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Laird Hunt’s writing consistently consigns existential dread into the service of narratives that read the way blindfolded roller-coaster rides might feel.

Shelf Awareness

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“There is always a surprise in the voice and in the heart of Laird Hunt’s stories—with its echoes of habit caught in a timeless dialect, so we see the world he gives us as if new. ‘You hear something like that and it walks out the door with you.’”

Michael Ondaatje

“Kind One is a major achievement for Hunt . . . in its study of perpetuation of violence, it calls to mind Faulkner’s structures by way of Albert Camus and the dark dreamscapes of Jean Cocteau.”

David Varno, The Cleveland Plain Dealer

LAIRD HUNT’S FICTION lends an ominous tint to the familiar.

Los Angeles Review of Books

“[A]n unforgettable tale of the savagery of antebellum America…”

Publisher’s Weekly

…minimal, immersive, and utterly compelling

Vertigo

“…this gorgeous and terrifying novel.”

Danzy Senna, author of Caucasia

The dark, silent, forbidding Ohio River flows like a line of moral demarcation in Hunt’s…latest literary foray.

Kirkus, Starred Review

“[Kind One is] Laird Hunt’s haunting meditation on the crushing legacy of slavery in the American South…”

Gina Webb, The Atlanta Journal-Constitution

“Hunt is a writer who, to steal a phrase from Allan Gurganus, is ‘still loyal at the level of the sentence.’”

Johannes Lichtman, The Oxford American


Kind One

As a teenage girl, Ginny marries Linus Lancaster, her mother’s second cousin, and moves to his Kentucky pig farm “ninety miles from nowhere.” In the shadows of the lush Kentucky landscape, Ginny discovers the empty promises of Lancaster’s “paradise”—a place where the charms of her husband fall away to reveal a troubled man and cruel slave owner. Ginny befriends the young slaves Cleome and Zinnia who work at the farm—until Lancaster’s attentions turn to them, and she finds herself torn between her husband and only companions.  The events that follow Lancaster’s death change all three women for life.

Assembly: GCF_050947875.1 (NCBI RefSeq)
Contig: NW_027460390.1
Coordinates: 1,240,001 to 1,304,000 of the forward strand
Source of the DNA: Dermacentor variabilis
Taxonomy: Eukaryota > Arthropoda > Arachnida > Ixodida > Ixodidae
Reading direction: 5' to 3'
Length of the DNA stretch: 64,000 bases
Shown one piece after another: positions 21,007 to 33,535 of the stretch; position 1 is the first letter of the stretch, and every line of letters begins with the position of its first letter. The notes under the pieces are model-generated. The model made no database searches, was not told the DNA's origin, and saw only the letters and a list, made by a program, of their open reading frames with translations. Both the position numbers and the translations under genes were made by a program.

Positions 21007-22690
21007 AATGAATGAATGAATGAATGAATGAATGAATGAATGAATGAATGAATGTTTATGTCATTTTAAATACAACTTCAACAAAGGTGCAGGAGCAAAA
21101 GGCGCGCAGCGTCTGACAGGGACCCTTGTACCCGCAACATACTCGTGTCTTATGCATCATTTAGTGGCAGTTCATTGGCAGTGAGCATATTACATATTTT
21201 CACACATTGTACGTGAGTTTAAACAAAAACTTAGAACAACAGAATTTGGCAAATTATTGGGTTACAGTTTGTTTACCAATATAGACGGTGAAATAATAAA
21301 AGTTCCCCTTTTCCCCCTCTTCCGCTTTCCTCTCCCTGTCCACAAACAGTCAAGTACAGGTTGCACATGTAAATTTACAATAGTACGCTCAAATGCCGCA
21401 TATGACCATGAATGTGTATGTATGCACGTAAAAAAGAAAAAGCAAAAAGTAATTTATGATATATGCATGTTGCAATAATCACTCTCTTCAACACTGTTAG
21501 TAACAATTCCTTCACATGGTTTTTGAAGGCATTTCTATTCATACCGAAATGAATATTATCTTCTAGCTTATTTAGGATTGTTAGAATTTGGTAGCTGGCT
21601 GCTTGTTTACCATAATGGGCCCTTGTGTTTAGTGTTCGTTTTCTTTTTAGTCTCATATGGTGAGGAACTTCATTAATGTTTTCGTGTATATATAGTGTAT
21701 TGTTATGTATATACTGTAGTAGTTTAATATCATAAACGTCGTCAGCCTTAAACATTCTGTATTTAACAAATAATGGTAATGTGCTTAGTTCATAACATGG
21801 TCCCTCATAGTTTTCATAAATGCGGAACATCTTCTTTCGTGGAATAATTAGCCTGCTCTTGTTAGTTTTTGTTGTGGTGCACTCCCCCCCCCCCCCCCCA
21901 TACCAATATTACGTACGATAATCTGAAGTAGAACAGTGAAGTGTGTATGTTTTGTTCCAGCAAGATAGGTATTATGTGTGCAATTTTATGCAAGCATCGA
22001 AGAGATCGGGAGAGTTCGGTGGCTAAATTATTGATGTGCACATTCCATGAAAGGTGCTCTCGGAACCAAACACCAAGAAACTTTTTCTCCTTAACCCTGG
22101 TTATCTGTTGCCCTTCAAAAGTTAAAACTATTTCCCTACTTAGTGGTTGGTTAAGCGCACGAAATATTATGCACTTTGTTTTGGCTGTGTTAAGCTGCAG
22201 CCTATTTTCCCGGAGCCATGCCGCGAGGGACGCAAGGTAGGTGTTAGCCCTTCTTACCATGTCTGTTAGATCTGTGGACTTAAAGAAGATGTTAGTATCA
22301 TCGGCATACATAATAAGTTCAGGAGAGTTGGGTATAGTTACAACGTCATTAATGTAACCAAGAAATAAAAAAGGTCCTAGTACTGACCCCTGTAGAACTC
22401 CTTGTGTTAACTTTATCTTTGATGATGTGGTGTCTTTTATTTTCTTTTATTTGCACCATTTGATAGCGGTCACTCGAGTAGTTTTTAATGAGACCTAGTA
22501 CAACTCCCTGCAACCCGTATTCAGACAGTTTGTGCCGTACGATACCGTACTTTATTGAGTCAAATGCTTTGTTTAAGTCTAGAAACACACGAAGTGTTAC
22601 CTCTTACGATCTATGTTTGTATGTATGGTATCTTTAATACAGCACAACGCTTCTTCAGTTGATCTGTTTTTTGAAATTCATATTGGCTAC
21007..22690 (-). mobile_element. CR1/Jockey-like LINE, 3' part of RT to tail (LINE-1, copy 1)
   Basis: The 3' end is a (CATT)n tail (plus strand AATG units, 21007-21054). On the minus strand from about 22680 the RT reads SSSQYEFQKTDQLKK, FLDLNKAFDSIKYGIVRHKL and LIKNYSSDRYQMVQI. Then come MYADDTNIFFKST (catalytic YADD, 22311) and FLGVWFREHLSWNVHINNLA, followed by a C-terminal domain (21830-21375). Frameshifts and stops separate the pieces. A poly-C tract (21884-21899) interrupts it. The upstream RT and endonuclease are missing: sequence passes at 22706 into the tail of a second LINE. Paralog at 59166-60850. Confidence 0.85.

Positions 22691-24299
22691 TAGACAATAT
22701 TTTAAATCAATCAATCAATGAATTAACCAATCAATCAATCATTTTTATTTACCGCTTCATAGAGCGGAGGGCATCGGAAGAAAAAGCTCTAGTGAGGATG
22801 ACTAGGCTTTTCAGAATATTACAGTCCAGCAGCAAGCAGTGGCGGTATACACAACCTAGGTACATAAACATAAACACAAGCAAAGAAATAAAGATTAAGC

Haunting, chilling, and suspenseful, Kind One is a powerful tale of redemption and human endurance in antebellum America.

Visit the Kind One site.

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“This first novel of paranoia and, in an odd way, yearning, also is probably one of the funniest and strangest books I’ve read in a long while.”

St. Petersburg Times

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“…stylish, if opaque, noir.”

Kirkus Reviews

“Every once in a long while, you discover a novel unlike anything else you’ve ever read. Laird Hunt’s debut is one of them. Innovative, comic, bizarre and beautiful, The Impossibly reads as if Donald Barthelme were channeling Alain Robbe-Grillet, Samuel Beckett, Ben Marcus and reruns of Get Smart.”

Time Out New York

“…as dark and mysterious as its title.”

Hartford Courant

“…incredibly funny and well-written and oddly touching, and certainly unlike anything else you’ve read this year.”

The Capitol Times

“At times poignant and acerbic, The Impossibly almost reads like a commentary on Flann O’Brien’s classic The Third Policeman. As opposed to so much disposable fiction so shamelessly promoted these days, Laird Hunt is clearly a writer who has undergone a long apprenticeship in the intricate art of actually making sentences. The care and delight he takes in every word, from pronoun to article, definite or indefinite, offers the reader a rare and precise pleasure.”

Ammiel Alcalay

‘murky’, ‘obscure’, ‘hazy’, ‘hallucinatory’, ‘difficult’, ‘frustrating’,'incomprehensible’, ‘intriguing’

Publisher’s Weekly

“Simultaneously a compellingly elusive roman noir and an eccentric meditation on the nature of perception…”

Brian Evenson

“In fresh, inventive prose, the delightfully and maddeningly equivocal narrator of The Impossibly, Laird Hunt’s first novel, indirectly relates his circuitous story. He is some sort of freelance criminal, but, by inviting the reader into select minute details of his life, the narrator keeps the specifics out of focus until, incrementally, he reveals his line of work, the danger he risks and the duplicity of nearly all his acquaintances.”

Publisher’s Weekly


The Impossibly

When the anonymous narrator botches an assignment from the clandestine organization that employs him, everyone in his life becomes a participant in his punishment. In the end, he is called out of retirement for a final assignment: to seek and identify his own assassin. This edition includes an introduction by Percival Everett, an afterword by the author, and the novella, “Green Metal Door,” the first edition’s “lost chapter.”